Matthew and Grace Huang, an Asian-American couple living and working in the Persian Gulf country of Qatar, were arrested and put on trial last year accused of starving one of their adopted African daughters to death in an attempt to harvest her organs.
Their 8-year-old daughter, Grace, had been raised severely malnourished in Ghana and had been treated for an anorexia-like condition. She died in January 2013 from unknown causes after being found by her parents and rushed to a hospital. Their other two children, now 8 and 12, were put in an orphanage but eventually returned to the United States to live with relatives.
According to a New York Times report:
“Prosecutors raised questions about why defendants of Asian heritage would adopt African children and asserted that they had deliberately withheld food and let her die. The prosecution’s case was undercut, however, by testimony from friends, medical pathology experts in the United States and a defense team that punched holes in a flawed pathology report that helped formed the crux of the charges against them. Defense lawyers asserted last month that the report might have been fabricated and asked Qatar’s attorney general’s office to investigate possible prosecutorial misconduct.”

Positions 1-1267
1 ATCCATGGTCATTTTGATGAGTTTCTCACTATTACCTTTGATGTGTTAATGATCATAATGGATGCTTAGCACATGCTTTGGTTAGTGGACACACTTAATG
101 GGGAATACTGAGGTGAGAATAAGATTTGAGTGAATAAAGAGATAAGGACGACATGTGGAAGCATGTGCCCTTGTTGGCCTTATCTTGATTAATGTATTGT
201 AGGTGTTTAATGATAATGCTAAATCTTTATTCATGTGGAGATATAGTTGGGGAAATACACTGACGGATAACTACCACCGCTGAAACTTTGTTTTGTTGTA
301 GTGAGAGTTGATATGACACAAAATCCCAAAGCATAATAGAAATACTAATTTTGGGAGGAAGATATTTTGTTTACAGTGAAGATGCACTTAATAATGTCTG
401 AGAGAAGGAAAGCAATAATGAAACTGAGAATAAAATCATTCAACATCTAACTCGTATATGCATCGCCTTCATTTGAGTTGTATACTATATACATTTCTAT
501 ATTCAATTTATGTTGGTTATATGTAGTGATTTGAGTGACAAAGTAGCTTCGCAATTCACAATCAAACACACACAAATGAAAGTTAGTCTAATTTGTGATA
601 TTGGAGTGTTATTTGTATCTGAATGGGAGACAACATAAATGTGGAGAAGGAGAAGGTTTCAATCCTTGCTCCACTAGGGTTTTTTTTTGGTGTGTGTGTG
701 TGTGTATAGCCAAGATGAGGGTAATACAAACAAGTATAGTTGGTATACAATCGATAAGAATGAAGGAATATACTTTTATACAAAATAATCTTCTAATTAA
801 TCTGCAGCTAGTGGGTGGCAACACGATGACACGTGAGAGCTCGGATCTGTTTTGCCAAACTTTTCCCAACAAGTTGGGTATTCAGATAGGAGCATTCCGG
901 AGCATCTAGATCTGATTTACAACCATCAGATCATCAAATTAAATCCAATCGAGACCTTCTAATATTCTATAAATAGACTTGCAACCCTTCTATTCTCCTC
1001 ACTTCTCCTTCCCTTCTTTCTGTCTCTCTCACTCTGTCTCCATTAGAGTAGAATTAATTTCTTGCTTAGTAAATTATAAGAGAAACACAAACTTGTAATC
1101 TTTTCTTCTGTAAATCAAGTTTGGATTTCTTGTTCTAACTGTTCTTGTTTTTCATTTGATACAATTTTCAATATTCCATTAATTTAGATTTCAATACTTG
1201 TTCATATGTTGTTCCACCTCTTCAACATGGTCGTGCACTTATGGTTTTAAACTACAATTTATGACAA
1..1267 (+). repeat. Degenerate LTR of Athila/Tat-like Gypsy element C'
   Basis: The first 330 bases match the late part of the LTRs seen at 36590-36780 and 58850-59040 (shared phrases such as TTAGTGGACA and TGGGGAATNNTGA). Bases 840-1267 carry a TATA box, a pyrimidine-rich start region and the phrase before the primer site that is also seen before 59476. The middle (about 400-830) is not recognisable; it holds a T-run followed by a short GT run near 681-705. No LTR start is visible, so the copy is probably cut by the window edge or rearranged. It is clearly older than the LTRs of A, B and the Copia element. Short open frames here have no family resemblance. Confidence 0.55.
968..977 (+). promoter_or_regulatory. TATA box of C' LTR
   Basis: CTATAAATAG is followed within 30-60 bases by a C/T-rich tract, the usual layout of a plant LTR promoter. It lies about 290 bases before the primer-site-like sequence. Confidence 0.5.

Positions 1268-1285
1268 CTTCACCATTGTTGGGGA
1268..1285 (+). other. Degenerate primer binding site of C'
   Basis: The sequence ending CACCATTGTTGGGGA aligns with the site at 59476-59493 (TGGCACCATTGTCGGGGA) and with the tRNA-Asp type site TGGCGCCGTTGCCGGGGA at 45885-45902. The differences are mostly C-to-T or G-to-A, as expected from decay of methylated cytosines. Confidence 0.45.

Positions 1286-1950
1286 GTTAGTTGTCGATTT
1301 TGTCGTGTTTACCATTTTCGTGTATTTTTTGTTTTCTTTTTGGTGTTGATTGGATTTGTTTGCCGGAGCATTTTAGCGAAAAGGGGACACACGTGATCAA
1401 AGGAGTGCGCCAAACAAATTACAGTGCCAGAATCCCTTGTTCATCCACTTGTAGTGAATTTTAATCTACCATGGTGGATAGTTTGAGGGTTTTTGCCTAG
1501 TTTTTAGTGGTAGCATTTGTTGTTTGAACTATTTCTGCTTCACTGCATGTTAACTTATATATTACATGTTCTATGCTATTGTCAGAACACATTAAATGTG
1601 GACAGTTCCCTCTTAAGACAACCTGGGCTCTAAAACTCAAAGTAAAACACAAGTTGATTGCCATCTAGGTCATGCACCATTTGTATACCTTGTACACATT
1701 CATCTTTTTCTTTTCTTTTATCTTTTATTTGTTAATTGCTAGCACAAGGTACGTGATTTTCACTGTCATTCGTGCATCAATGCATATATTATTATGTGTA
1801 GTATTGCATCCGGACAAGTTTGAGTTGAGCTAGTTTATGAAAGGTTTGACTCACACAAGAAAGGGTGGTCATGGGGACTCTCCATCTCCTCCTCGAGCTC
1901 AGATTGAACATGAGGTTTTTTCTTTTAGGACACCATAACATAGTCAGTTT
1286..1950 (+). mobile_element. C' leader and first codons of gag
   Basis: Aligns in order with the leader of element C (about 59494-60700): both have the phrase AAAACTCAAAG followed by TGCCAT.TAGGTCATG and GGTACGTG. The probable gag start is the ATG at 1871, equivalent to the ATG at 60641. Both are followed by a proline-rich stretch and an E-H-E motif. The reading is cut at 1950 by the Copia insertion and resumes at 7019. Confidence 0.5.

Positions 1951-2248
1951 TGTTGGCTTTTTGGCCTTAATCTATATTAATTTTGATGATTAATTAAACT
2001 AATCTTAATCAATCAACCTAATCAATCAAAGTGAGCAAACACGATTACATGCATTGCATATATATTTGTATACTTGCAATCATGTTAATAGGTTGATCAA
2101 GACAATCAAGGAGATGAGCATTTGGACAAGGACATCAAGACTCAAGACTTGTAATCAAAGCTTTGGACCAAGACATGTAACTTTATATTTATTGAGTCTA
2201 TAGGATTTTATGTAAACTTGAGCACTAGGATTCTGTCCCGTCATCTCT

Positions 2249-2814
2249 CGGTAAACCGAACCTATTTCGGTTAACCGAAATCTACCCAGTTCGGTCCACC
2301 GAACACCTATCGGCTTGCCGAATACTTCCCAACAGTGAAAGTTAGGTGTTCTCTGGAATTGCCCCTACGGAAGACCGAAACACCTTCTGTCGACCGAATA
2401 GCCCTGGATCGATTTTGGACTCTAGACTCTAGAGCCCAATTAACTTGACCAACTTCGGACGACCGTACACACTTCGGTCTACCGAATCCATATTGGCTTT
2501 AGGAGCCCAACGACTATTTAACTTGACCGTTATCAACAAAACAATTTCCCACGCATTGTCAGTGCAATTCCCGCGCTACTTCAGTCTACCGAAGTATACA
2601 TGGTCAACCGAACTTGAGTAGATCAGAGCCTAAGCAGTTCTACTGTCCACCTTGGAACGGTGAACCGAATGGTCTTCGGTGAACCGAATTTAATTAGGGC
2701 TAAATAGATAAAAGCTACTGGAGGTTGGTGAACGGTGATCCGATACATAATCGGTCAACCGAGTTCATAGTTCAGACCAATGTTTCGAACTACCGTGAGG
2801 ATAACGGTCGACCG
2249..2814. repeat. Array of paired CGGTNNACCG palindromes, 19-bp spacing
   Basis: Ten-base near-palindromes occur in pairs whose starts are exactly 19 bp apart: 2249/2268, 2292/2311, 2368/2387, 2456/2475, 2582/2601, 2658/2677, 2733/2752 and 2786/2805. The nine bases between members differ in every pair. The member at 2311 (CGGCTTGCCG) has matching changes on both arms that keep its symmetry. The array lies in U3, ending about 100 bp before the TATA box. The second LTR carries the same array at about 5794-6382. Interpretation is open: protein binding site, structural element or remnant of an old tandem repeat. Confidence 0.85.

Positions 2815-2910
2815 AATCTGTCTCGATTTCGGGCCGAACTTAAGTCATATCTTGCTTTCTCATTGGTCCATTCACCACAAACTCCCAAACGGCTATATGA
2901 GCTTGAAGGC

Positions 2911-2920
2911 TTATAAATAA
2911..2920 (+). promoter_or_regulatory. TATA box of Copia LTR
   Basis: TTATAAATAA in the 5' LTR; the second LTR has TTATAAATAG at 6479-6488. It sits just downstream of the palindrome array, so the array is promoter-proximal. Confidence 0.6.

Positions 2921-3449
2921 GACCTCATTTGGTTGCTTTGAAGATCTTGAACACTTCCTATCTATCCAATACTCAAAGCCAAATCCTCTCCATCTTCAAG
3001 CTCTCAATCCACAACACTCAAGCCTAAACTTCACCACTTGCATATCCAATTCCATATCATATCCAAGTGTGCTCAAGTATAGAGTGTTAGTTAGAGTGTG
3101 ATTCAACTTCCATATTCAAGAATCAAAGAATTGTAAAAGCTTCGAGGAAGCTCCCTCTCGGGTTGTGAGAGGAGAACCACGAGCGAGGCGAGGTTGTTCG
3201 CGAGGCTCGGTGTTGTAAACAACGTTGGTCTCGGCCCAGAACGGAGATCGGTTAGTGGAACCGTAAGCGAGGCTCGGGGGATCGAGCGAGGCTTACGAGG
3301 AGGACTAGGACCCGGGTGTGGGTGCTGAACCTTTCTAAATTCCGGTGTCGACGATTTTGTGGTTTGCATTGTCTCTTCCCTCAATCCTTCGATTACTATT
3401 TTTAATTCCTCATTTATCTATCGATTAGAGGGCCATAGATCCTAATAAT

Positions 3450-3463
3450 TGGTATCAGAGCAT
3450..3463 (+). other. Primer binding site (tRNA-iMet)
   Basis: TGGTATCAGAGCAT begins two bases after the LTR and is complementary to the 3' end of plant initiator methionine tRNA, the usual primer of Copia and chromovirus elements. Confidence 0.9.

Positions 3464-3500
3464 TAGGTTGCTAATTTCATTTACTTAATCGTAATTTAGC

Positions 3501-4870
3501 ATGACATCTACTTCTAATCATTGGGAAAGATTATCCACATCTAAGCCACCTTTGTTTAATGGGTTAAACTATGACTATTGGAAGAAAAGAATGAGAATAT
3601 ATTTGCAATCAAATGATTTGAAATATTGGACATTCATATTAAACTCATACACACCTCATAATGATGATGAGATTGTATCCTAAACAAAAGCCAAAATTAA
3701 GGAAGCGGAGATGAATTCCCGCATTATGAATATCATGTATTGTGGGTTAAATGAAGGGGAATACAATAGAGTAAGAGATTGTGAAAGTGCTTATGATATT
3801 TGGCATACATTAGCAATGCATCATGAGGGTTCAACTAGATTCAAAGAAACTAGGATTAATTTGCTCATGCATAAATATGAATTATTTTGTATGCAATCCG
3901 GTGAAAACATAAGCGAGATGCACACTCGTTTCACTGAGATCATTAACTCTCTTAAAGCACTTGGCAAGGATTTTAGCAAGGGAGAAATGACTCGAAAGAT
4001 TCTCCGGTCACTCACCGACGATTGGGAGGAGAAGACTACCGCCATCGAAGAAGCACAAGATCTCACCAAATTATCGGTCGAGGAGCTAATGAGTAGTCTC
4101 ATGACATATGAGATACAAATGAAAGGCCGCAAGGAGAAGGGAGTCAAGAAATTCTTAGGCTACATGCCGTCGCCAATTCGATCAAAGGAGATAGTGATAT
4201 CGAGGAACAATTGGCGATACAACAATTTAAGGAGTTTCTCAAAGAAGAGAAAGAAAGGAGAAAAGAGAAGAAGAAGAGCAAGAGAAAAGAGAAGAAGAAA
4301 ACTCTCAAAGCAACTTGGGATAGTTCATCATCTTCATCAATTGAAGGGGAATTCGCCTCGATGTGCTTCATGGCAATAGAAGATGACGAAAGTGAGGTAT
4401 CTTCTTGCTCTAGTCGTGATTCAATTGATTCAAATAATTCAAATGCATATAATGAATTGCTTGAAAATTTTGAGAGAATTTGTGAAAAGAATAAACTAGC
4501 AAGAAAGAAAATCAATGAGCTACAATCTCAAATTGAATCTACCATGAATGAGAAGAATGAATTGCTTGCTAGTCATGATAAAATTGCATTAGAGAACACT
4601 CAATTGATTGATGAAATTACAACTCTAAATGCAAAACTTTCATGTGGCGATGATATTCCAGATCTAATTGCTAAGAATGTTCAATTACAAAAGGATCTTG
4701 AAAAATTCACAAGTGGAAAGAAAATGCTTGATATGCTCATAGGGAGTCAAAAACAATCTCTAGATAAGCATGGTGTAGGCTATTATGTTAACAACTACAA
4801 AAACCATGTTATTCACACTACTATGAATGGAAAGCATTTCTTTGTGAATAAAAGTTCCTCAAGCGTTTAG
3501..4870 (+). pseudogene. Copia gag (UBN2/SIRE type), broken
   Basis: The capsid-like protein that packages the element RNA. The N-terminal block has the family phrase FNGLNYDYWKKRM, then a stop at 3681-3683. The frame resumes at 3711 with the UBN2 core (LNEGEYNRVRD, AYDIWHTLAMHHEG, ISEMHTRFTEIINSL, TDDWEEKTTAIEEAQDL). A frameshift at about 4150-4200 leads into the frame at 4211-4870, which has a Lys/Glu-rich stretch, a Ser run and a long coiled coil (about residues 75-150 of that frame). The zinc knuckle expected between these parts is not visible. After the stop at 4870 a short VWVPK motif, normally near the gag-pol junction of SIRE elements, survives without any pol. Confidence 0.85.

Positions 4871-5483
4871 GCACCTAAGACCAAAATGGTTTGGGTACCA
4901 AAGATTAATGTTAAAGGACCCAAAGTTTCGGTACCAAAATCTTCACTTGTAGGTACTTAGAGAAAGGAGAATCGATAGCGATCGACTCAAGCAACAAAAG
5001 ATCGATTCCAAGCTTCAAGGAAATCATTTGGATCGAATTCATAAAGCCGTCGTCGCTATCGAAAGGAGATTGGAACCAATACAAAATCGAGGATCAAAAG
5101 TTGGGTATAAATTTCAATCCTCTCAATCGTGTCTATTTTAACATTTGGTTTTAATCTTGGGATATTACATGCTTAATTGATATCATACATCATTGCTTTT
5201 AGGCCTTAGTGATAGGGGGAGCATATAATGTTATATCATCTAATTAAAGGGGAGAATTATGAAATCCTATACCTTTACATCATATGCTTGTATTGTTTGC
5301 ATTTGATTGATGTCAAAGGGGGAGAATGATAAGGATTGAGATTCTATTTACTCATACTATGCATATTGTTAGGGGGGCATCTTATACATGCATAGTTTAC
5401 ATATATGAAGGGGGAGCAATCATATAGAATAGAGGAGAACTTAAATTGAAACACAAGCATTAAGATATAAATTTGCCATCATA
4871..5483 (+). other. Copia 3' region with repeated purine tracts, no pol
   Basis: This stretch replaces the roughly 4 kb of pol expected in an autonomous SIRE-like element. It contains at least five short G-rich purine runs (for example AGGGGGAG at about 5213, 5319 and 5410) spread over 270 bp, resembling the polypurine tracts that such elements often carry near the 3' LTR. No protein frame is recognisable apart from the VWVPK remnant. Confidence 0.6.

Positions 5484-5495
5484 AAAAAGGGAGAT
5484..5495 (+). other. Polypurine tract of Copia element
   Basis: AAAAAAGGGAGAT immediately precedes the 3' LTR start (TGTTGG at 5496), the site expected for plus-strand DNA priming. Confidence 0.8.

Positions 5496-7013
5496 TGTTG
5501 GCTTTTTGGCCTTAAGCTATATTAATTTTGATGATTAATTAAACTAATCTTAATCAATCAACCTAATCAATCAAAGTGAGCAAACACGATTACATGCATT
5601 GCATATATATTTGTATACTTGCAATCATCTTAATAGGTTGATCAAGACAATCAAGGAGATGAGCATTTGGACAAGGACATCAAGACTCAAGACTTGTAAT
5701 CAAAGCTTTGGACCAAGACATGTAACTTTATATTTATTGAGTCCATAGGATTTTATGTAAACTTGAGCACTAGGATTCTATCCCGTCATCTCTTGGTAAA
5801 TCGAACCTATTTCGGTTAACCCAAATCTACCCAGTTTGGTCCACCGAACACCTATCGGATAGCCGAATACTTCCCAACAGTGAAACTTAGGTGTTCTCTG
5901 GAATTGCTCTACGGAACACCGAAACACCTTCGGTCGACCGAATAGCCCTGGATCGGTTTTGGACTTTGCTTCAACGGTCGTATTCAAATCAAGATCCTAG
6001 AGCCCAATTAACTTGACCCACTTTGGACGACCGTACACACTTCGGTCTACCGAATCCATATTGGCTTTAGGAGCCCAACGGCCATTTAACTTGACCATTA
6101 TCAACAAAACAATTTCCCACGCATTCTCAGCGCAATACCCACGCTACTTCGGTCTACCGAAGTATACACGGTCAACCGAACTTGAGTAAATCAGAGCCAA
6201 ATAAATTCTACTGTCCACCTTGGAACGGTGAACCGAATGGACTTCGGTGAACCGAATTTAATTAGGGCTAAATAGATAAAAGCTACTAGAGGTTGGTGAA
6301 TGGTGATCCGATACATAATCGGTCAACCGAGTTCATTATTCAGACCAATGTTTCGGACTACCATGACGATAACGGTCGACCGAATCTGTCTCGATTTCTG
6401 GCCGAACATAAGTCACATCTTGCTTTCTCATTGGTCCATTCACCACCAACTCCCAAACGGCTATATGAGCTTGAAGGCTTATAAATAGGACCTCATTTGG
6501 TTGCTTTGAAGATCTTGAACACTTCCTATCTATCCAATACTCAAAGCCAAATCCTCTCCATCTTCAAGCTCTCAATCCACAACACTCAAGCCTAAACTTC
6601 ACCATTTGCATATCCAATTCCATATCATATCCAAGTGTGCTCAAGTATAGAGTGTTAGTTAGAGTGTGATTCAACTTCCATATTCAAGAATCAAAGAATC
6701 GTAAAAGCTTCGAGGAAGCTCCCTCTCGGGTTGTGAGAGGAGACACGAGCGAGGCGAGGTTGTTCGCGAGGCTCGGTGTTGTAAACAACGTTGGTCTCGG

The fact that Qatari prosecutors considered the adoption of African children by an American couple of Asian descent to be inherently suspicious strongly suggests that this prosecution is based at least in part on cultural misunderstandings. Mixed-race families and adoptions are virtually unknown in Qatar.
But how did rumors of organ theft enter into this tragedy? Though this claim is bizarre, it is not unheard of.
Folklorist Veronique Campion-Vincent, one of the world’s top authorities on this type of story, notes in her book “Organ Theft Legends” that in some versions of this urban legend “the scenario is of pseudo-adoptions, in which children left poor countries only to die upon operating tables, not to be welcomed into loving families; it is commonly referred to as the Baby Parts Story, since organs taken from these children were allegedly used as ‘spare parts’ in transplants.”
Indeed, the prosecutor’s accusations against the Huangs fits this narrative perfectly: A wealthy American couple adopted children from the poor African country of Ghana only to kill one of them for her organs.
Matthew Huang described their circumstances as “Kafkaesque” and issued a statement that read in part, “The prosecutor accused us of trafficking our legally adopted children with the intent of selling their organs. That is how ridiculous this is.”
The Huangs will remain free — though likely unable to leave the country — while their case is being appealed.
Matthew and Grace Huang, a U.S. couple who were accused of murdering their adopted daughter Gloria, stand outside the entrance of the Court of First Instance after their trial in Doha, March 27, 2014. Credit: Mohammed Dabbous/Corbis